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Signal Enhancement and Converted Wave Processing of 4C OBC Seismic Data from the Shallow-Water Arabian Gulf
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High-quality seismic imaging contributes to geological interpretation, rock property analysis, reservoir characterization and hydrocarbon exploration. Shear wave imaging has been significantly utilized with the development of advanced processing techniques, which improve the quality of seismic stacked imaging. Multi-component data used in this research provide an opportunity to study both compressional waves and converted shear waves. However, the acquisition system in the shallow-water Arabian gulf with the hard seafloor gives rise to dispersive surface waves, which contaminate reflection signals severely. In this thesis, a processing workflow is designed for the 4C OBC seismic data to obtain P-P wave, converted PP-S and PS-S wave imaging in four-component data. In this study, by considering their characteristics in linearity, surface waves can be separated from reflection signals. Three methods are compared and implemented to remove surface waves, including a bandpass filter, a F-K filter and a F-X filter (named as Surface Wave Noise Attenuation in ProMAX). According to surface wave analysis and comparison of filtering results, the Surface Wave Noise Attenuation methodology can lead to the best result of surface wave removal in shot and receiver domain. Thenceforth, residual noises at far offsets still destroy the reflected signals. FK filters are applied in shot, receiver and CDP domain to suppress residual noises and enhance signals. After several rounds of noise attenuation, the signal-to-noise ratio has a remarkable increase in 4C seismic data, and clear reflection events appear in the CDP records. Besides compressional waves, two kinds of converted waveforms exist in the shallow-water environment: PP-S wave (converted from subsurfaces) and PS-S wave (converted at the sea bottom). All wave modes are recorded in the four-component seismic data, so the enhancement of each wave mode is essential to achieve their stacked images. By using the P stacking velocity to do NMO, only the reflection events with P velocities are corrected to flat. After filtering out up-dipping and down-dipping events via FK filters, P wave reflection signals are enhanced, and the velocity analysis of P waves is more accurate. In the same way, converted PP-S and PS-S waves are strengthened and their stacked sections are attained separately in four-component data. To evaluate these stacked images, synthetic traces are created by convolving the Ricker wavelet with reflection coefficients, which relate to the sonic log and density log data. By plotting synthetic traces in seismic images at CDP702, first, assess how well stacked sections match seismology traces. Then, the energy distribution of various wavefields is analyzed in four components. These two criteria decide the better stacked images to describe the real geological structures. Ideally, these images should reflect the same subsurface structures. However, because of various wavefields and different measurement, there exist slight variations between P-P wave, PP-S and PS-S wave imaging. In summary, the processing sequence developed in the thesis achieved signal enhancement, P wave and converted shear wave imaging, which can improve the geological interpretation and hydrocarbon exploration.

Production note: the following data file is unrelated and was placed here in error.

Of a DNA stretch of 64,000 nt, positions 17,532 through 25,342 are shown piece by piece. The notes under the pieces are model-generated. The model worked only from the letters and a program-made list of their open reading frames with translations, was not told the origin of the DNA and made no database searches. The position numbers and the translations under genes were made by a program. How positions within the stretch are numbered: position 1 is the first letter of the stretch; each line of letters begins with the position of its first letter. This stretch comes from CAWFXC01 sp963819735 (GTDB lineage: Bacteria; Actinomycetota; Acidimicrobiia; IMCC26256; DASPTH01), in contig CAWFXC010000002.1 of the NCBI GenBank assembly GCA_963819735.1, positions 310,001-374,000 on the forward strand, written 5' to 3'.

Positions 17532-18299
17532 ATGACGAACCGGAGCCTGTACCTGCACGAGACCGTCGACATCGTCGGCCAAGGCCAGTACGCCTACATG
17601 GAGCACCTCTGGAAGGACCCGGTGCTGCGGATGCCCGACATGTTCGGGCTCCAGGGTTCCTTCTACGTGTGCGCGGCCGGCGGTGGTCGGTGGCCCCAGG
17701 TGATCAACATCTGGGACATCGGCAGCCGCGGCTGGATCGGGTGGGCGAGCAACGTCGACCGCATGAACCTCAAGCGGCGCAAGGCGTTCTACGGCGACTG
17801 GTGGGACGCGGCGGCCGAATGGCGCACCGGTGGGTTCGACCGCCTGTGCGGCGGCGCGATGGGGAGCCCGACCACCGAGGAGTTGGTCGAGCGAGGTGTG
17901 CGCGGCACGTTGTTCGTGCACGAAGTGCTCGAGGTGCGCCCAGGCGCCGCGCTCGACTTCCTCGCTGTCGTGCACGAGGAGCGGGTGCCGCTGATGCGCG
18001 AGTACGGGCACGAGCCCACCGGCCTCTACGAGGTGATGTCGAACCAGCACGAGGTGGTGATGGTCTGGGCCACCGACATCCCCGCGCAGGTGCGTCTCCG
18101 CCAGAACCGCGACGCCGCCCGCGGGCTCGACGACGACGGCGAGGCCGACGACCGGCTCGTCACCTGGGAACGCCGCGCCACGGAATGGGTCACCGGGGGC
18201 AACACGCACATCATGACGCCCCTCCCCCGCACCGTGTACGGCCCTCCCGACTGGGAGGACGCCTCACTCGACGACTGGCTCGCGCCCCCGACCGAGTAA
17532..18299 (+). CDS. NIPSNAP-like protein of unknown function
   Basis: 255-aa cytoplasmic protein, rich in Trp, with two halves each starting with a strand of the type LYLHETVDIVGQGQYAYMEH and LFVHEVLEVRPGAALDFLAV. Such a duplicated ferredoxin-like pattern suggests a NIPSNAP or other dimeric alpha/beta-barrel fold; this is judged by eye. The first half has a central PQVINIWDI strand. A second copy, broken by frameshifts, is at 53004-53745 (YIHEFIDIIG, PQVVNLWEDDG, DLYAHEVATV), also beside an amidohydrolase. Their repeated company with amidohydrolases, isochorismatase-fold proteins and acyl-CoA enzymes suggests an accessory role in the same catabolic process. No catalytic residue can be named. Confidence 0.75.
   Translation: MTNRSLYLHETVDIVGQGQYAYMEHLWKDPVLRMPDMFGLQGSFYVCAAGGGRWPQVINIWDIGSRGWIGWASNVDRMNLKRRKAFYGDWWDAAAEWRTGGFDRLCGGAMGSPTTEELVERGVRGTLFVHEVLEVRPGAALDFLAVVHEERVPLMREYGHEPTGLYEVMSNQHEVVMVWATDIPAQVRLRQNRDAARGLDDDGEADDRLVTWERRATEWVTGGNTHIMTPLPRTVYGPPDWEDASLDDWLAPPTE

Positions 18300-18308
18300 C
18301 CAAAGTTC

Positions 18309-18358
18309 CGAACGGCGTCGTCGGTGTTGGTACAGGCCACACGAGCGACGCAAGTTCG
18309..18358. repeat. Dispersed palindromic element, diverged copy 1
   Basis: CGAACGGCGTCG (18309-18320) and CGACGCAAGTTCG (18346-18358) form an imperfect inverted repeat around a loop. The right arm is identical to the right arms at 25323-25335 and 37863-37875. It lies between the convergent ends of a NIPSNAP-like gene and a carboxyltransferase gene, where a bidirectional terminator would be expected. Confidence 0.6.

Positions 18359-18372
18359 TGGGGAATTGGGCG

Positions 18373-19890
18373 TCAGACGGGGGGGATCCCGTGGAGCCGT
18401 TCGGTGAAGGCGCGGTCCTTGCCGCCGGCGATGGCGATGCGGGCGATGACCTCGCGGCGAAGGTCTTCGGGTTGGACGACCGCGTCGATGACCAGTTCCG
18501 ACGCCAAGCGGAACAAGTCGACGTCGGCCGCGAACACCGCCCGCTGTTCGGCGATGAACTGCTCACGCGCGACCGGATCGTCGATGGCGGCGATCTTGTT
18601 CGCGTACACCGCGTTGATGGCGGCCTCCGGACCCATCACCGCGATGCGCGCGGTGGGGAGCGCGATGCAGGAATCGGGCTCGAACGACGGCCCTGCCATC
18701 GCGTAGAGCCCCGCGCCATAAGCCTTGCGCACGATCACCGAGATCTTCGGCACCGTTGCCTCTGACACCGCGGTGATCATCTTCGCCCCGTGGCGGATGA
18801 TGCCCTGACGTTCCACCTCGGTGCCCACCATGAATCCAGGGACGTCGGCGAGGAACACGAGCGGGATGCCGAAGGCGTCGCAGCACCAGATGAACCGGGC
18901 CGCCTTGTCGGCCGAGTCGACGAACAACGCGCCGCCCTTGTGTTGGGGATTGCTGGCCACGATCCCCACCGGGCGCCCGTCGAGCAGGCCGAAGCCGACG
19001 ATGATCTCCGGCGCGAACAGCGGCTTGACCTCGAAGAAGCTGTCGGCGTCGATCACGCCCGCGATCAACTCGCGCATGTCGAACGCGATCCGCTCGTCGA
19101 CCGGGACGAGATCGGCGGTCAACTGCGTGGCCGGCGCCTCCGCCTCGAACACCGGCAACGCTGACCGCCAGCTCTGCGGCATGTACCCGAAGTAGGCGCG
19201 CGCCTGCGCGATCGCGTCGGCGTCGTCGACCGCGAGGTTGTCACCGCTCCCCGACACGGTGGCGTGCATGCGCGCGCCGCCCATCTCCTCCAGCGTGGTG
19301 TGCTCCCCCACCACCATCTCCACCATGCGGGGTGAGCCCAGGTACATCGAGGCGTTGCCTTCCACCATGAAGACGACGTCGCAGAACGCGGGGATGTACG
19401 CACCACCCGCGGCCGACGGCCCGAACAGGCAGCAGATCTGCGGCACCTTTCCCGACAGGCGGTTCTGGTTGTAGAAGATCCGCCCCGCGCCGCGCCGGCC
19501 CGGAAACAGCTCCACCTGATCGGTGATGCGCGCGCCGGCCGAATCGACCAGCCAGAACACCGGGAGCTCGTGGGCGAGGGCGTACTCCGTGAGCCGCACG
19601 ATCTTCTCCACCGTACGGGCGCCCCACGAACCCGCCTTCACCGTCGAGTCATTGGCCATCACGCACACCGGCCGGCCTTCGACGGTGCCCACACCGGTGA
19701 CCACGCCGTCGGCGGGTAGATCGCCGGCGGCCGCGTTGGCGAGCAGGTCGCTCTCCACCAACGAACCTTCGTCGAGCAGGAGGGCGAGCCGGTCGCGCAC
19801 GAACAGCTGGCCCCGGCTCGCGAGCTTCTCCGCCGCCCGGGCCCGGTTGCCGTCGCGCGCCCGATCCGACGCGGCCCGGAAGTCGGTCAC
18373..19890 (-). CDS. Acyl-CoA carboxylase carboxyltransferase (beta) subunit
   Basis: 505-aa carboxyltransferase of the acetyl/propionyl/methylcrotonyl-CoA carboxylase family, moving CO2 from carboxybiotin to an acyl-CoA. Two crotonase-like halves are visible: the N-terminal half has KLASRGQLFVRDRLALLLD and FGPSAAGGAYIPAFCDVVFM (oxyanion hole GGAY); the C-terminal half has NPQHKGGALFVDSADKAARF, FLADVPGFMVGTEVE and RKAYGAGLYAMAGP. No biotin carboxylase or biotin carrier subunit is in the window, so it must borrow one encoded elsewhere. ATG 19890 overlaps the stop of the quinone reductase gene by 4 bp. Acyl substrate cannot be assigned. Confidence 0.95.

Guo, Haoran (2017). Signal Enhancement and Converted Wave Processing of 4C OBC Seismic Data from the Shallow-Water Arabian Gulf. Master's thesis, Texas A & M University. Available electronically from